The Robots.txt file was invented in 1994, at a time when the passage of Google robots could bring down a website due to server overload. At the time, it was necessary to limit the number of robots passing over the site for reasons of server capacity.
Today, with server capacities having greatly increased, the usefulness of this file has become quite different. Google continues to crawl your entire site by default, with the aim of indexing, or not, the pages that its robots consider to be useful to Internet users when they search on Google.co.uk.
Why set up a robots.txt file?
Why prevent Google’s robots from crawling certain pages of a website? Quite simply to optimise the crawling time of the robots! This file is used, for example, by websites with a large number of URLs, to prevent robots from spending crawling time on pages whose indexing is not a priority. Under no circumstances is a robots.txt used to prevent a web page from being displayed on the SERPs, it is simply used to manage the traffic of robots on your website in order to indicate their priorities.
When robot crawlers arrive on a site, they start by downloading the robots.txt file: this way, they first analyse the rules associated with the site. Once they have read these rules and instructions, they start exploring the website.
So how do you determine which pages should not be crawled first? It can be very useful to prevent robots from crawling pages containing duplicate content or the internal search engine displayed on your website. This could also include confidential content or internal resources such as specifications or a white paper.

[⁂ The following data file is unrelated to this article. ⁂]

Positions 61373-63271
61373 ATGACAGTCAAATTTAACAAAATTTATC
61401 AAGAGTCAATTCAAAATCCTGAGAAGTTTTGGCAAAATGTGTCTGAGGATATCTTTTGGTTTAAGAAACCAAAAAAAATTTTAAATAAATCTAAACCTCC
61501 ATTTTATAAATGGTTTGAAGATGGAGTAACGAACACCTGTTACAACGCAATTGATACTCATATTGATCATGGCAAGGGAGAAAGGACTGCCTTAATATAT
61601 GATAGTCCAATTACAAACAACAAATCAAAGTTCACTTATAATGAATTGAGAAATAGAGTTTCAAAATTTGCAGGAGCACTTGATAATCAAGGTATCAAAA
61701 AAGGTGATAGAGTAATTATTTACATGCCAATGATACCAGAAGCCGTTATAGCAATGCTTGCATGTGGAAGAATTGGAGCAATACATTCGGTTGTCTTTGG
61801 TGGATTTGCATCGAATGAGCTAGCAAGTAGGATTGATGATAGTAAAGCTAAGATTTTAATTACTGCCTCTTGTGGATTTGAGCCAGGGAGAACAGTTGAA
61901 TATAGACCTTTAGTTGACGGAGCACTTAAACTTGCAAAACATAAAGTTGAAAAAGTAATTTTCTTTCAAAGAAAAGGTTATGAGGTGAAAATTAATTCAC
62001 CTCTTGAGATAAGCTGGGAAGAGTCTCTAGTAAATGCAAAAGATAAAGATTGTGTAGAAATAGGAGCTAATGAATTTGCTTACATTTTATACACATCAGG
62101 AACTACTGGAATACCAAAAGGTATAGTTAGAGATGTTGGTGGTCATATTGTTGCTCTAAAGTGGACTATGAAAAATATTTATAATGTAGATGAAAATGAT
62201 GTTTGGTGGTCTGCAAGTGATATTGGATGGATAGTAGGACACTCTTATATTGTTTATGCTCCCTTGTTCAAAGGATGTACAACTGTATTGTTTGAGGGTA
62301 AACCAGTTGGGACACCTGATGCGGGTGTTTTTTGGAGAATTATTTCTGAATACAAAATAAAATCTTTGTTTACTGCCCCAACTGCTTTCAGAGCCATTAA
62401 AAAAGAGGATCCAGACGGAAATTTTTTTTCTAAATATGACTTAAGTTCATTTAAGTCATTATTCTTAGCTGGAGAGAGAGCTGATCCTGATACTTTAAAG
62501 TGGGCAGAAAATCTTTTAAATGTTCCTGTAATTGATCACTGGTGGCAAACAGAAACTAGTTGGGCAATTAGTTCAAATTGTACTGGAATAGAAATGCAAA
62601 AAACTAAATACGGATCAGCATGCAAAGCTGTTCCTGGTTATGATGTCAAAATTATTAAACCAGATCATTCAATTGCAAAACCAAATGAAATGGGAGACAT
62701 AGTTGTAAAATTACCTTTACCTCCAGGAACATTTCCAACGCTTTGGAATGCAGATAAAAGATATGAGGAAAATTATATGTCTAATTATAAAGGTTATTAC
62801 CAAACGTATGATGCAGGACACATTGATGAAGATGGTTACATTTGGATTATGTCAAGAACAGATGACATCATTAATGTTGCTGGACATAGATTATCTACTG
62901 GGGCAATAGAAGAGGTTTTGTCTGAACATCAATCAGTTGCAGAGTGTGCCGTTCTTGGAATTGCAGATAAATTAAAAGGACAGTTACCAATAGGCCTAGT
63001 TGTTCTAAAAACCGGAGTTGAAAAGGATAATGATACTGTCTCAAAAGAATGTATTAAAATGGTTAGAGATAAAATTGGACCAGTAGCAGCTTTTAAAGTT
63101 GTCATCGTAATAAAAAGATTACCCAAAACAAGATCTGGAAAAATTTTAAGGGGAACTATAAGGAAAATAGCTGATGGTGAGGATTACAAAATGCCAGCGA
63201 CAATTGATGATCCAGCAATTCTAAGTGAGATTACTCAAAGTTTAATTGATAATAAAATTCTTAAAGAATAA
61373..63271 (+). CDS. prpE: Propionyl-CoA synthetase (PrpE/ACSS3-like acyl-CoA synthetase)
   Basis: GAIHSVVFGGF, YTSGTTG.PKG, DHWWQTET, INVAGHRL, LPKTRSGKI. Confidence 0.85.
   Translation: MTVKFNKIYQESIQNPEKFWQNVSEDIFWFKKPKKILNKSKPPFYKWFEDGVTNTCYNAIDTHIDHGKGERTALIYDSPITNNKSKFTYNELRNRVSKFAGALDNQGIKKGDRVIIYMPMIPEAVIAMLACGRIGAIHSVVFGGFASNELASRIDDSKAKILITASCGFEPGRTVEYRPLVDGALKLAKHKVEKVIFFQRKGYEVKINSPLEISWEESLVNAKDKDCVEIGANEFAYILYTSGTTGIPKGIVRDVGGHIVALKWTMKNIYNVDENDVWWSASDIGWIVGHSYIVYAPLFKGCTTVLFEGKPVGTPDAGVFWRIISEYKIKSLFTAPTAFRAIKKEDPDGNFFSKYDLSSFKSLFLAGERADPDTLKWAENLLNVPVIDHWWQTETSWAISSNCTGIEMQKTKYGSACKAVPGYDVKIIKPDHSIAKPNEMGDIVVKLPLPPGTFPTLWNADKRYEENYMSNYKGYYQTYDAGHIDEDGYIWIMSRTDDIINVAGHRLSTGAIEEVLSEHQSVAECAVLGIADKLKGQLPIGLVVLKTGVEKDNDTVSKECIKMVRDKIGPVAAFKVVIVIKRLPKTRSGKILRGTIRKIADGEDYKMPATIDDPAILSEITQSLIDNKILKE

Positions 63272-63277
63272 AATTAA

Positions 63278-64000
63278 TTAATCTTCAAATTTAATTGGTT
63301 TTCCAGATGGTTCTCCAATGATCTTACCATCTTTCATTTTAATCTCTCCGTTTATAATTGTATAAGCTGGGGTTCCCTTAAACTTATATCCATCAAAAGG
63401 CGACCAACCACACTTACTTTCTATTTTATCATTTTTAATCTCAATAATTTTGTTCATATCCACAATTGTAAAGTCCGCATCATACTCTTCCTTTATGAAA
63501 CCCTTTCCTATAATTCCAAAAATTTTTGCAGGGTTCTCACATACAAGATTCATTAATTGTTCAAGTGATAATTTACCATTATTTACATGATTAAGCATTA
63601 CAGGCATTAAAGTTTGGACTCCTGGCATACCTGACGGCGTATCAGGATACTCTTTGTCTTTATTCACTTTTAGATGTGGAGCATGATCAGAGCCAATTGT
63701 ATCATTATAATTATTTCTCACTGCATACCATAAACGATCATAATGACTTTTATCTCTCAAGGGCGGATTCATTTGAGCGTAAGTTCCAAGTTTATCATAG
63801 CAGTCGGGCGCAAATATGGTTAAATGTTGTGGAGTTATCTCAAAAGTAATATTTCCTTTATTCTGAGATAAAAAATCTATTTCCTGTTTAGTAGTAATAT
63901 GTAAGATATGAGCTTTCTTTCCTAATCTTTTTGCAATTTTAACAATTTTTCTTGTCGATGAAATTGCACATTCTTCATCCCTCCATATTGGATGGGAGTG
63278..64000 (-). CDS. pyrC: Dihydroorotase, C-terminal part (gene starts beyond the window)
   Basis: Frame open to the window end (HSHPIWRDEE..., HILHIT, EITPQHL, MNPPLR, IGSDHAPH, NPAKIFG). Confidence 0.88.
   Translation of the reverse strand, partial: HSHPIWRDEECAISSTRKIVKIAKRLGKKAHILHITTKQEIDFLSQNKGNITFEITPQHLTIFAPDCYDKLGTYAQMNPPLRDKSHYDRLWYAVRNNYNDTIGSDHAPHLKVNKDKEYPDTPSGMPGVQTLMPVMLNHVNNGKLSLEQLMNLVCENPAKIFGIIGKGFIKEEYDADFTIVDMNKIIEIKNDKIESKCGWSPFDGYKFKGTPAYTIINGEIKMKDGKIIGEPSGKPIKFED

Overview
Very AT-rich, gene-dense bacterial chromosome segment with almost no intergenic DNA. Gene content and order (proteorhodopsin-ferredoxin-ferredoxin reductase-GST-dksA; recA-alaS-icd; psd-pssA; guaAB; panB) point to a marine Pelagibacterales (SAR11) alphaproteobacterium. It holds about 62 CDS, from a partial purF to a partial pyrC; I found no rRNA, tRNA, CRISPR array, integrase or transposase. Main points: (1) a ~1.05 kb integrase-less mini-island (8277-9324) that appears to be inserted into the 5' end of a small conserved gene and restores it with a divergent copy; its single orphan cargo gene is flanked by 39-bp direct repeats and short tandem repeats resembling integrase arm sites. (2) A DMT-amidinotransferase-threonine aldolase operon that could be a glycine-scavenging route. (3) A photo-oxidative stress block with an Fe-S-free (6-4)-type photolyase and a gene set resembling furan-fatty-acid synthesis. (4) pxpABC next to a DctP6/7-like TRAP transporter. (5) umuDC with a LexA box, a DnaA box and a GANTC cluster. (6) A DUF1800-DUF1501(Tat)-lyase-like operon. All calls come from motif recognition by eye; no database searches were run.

The robots.txt file can prevent crawling of three types of content:
- A web page.
- A resource file.
- A multimedia file.
The robots.txt file applied to a web page will allow you to manage robot traffic on your website. This will help you avoid being overwhelmed by robots or prioritise pages that are more worthy of indexing. When these pages contain a robots.txt, they can still appear on the SERPs, but they will not contain any description.
How do I create a robots.txt file?
The robots.txt files are located at the root of a website, in this form: www.exemple.com/robots.txt. A robots.txt file can contain several rules: disallow, allow and sitemap. The “user agent” directive is mandatory, as it specifies which robot the file is intended for. The asterisk allows all crawlers to be targeted.
It can be a targeted robots.txt, containing the URL of a page or simply containing an instruction. Each rule has its own syntax, and if this syntax is not respected down to the last character, the file will not work.
Here’s an example of a file provided by Google. The first step is to target the “user-agent” robot responsible for crawling the site, in this case the “Google bot”.
User-agent : Googlebot
Disallow : /nogooglebot/
User-agent : *
Allow : /
Sitemap : http://www.exemple.com/sitemap/xml
Please note that the robots.txt file must always be written in lower case and must be located at the root of your website. A website can only contain one robots.txt file.
Where should the Robots.txt file be placed?
A Robots.txt file must be located at the root of a website. It can contain comments with the # command and must be called “robots.txt”. It currently responds to 4 commands: Disallow, to block a page or a group of pages, Allow, to authorise a particular page (by default, Google authorises all pages), Sitemap, to declare your sitemap and User-Agent, to define the type of robots concerned by requests.